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28 March 2012

Happy Birthday to Me!

Yes, it’s my birthday (“for reals”, as my little sister would say), and I’m so thrilled that my Hoydens and hoyden friends are here to share it with me. If there were a way to offer cupcakes through the internet, I would be sharing pink icing with you right now. Since there doesn’t seem to be (or, if there is, it’s a jealously guarded secret in a bunker in New Mexico somewhere), I’ll just have to share words instead and leave you to acquire the cupcakes on your own.

Out of curiosity, I did a little poking around on the historical origins of birthday celebrations. What I discovered was… that no one really knows. Oh, there are all sorts of theories, but it’s like my old Magic 8 ball used to say: “Hazy”. One argument is that birthday celebrations date back to ancient Greece and the candles on the birthday cake are somehow tangled up with worship of the goddess Artemis (who, frankly, from those old myths doesn’t seem the sort who would bring enough cupcakes to share with the class. Just sayin’).

The Romans ate honey cakes for birthdays, presumably for a sweet year, celebrating imperial birthdays as well as personal ones, although there are some who argue that birthday cake as such doesn’t really come into being until medieval Germany, where sweetened bread dough was made into the shape of the baby Jesus, eventually turning from religious celebration into children’s party. In England, rather as with Christmas puddings, coins and thimbles would be hidden in birthday cakes, forming a sort of domestic divination: if you got the coin, it mean money in your future (and possibly a broken tooth, but, hey, that’s the risk one takes).

In some cultures, the real celebration is the name day or the saint’s day rather than the birthday. (Although, as I understand it, cake and presents are still involved, which is really the crucial thing, isn’t it?) While I was doing my research for Ashford Park, my 1920s book, which is set partially in Kenya, I came across other groups who count age from the circumcision date, the universal rite of passage, rather than the individual birth date.

So, basically, it’s all a muddle. Birthday traditions tend to grow and proliferate in bizarre and specific ways. I went to a tiny all girls’ school where it was de rigeur for (a) the birthday girl to cut the first slice of cake, and then (b) to scream when she hit the bottom (I do this automatically, which tends to alarm those who didn’t grow up with that particular tradition), following which she must (c) chew the entire first slice without showing her teeth or else spend the rest of the party under the table.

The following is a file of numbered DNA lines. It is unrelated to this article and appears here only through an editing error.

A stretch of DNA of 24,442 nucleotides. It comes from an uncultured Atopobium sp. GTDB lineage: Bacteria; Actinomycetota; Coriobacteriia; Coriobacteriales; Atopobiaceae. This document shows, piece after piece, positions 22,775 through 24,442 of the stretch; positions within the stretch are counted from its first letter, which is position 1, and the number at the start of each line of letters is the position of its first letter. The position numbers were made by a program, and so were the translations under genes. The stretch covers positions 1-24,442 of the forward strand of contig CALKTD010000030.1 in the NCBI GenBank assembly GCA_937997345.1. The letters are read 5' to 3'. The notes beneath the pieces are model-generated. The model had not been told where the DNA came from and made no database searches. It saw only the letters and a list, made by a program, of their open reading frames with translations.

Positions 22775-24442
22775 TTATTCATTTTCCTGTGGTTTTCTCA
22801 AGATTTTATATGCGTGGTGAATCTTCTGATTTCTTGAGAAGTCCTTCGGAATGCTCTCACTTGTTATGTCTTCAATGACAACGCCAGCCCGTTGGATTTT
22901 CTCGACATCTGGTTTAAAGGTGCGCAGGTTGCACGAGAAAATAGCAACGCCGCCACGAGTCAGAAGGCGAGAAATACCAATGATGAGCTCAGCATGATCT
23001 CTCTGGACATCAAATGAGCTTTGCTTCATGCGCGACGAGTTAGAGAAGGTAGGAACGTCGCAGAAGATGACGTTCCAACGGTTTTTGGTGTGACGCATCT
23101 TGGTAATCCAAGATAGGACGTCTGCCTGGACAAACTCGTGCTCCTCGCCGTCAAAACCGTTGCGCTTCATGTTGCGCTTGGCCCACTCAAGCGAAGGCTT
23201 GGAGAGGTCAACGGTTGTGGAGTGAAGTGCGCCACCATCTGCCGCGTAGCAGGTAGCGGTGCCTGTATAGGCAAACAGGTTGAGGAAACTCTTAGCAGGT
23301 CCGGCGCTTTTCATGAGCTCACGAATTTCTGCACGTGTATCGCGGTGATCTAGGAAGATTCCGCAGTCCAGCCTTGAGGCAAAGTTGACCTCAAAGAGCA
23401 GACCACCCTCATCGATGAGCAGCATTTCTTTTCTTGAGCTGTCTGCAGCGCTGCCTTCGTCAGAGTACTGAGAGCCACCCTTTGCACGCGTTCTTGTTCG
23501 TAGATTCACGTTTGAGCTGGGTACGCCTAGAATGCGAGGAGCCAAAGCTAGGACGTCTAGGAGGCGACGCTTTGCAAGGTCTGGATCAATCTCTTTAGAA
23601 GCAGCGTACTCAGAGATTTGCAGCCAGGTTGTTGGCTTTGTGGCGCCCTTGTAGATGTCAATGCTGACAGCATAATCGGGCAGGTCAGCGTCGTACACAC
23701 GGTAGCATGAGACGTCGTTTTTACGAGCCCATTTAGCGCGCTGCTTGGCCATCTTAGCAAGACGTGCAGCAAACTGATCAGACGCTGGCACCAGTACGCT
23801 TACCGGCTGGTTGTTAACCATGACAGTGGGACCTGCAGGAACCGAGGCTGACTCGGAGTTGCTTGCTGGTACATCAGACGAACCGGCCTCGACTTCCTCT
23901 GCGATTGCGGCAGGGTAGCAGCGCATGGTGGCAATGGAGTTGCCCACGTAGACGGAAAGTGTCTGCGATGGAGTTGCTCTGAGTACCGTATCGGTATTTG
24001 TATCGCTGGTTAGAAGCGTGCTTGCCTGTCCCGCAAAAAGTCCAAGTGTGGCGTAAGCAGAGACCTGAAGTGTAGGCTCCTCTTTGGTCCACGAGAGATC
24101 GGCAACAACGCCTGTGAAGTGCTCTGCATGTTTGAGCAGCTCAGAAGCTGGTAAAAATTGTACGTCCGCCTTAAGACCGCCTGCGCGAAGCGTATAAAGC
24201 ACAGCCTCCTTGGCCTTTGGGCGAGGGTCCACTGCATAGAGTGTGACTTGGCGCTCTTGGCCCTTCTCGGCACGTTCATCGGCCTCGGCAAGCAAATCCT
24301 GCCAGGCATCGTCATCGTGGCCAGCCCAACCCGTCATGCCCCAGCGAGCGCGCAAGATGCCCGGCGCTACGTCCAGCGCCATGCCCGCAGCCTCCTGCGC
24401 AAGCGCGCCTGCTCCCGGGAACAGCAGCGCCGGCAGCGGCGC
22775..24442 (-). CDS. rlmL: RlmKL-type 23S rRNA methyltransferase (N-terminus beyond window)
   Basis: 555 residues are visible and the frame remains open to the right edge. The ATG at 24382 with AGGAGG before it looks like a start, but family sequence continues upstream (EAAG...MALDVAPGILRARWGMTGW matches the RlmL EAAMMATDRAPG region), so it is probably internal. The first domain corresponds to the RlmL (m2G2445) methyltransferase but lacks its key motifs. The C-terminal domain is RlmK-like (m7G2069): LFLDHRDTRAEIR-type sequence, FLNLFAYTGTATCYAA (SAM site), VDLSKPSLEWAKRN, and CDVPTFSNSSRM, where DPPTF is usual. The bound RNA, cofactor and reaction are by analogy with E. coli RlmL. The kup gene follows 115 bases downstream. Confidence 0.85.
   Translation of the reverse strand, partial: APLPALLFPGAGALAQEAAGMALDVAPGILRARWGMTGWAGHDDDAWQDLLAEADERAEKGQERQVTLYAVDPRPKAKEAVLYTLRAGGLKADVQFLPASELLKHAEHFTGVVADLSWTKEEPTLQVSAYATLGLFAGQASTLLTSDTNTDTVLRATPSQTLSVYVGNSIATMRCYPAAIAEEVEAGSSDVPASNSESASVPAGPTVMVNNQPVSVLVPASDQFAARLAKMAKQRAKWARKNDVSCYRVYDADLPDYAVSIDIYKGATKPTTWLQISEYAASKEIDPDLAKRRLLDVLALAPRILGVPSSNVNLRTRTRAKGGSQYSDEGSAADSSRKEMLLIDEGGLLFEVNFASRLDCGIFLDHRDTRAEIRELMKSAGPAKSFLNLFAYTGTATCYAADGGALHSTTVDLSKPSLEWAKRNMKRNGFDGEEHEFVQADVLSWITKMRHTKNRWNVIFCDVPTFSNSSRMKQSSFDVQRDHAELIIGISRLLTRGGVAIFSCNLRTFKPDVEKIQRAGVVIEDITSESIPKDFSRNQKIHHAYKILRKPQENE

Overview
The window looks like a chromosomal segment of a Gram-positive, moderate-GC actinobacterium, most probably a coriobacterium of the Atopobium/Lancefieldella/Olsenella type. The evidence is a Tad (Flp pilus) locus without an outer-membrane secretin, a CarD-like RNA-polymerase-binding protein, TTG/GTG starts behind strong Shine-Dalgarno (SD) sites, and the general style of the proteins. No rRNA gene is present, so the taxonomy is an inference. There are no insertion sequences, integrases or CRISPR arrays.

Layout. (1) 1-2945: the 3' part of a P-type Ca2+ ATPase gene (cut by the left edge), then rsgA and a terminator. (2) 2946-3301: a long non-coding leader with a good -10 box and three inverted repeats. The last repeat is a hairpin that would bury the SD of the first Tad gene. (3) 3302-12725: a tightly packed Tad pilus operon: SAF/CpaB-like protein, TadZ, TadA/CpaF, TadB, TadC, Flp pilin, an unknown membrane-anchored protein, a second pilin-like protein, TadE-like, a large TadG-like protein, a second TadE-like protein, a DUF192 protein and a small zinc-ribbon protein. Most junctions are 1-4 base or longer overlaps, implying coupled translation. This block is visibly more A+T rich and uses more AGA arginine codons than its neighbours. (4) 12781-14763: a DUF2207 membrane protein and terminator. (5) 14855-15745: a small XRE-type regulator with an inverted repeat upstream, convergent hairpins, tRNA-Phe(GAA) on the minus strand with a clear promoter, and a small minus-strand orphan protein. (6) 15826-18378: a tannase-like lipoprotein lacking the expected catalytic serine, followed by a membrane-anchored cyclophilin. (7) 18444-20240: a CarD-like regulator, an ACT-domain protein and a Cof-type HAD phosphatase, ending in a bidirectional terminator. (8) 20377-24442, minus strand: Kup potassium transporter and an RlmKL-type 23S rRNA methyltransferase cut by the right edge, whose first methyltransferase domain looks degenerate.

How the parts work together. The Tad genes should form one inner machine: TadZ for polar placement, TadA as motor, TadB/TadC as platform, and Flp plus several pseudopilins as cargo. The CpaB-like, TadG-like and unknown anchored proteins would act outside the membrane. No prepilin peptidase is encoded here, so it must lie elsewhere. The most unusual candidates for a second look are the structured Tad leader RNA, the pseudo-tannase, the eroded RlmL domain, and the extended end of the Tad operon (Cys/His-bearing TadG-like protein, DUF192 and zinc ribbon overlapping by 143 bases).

Wait, you mean you don’t do this?

My little sister, who went to this school, also adamantly holds to these traditions. My brother, who went to a different school, thinks we’re nuts.

Do you have your own personal birthday traditions? What are they?

p.s. I'm having a birthday celebration over on my website today, so stop by for book give-aways and other fun!

5 Comments:

Blogger Elizabeth Kerri Mahon said...

Happy Birthday Lauren! I have no real birthday traditions, although in grade school, my mother always arranged to have cupcakes for my entire class. For my sweet 16, instead of having a party, my parents took me to see Dancin on Broadway and then to the Rainbow Room for dinner. They also cracked open the champagne at midnight, so I was seriously toasted on my birthday. For my 40th, I spent it in London (also my 20th and my 23rd). My friend bought me a lovely cake from Patisserie Valerie, which turned out to be stale, but we didn't realize it because of all the champagne we'd consumed. I did notice there were some green bits, but he said he thought they were pistachios.

6:00 AM  
Blogger Lauren Willig said...

Elizabeth, that bit about pistachios cracks me up. Rather like the year that my grandmother baked a birthday cake and brought it over in a box-- that had mothballs in it. Once we smelled that strange smell, we quickly realized that those odd little white bits clinging to the chocolate icing weren't decorative frosting.

7:27 AM  
Blogger Isobel Carr said...

Happy birthday! I can't say I have any real tradtions surrounding birthdays, other than a nice meal and splurging on a good bottle of wine.

7:34 AM  
Blogger Tracy Grant said...

Happy birthday, Lauren! I love birthdays and firmly believe in celebrating them for at least a week :-). Like Isobel I consider a nice dinner and good wine a birthday tradition. Also wearing a new dress. When I was growing up my parents would hide my presents like an Easter egg hunt, which was fun. It occurs to me I now get to create birthday traditions with my daughter...

2:06 PM  
Blogger Leslie Carroll said...

Happy belated birthday, Lauren! I have always thought that birthdays are big deals -- mine especially. :) For a while I liked to travel somewhere wonderful for my birthday, either somewhere I had never been and always wanted to go, or one of my alltime favorite places. On one birthday, before THE MEMOIRS OF HELEN OF TROY came out, I was on a cruise of the Mediterranean from Athens to Istanbul, aboard a tall ship, and at around dawn on on my actual birthday we sailed past Troy. My boyfriend at the time and I woke up super early and went on deck with a bottle of champagne. I've gone to Cabo San Lucas (with the same guy and nearly broke up), and in happier days, fulfilled a dream with my fiance-later-husband, to go hot air ballooning over Bath, England. For a particularly major birthday a few years ago, I told Scott I wanted to sip champagne atop the Eiffel Tower, and since I was working on the first Marie Antoinette novel at the time ... it was all in the name of research!

7:56 AM  

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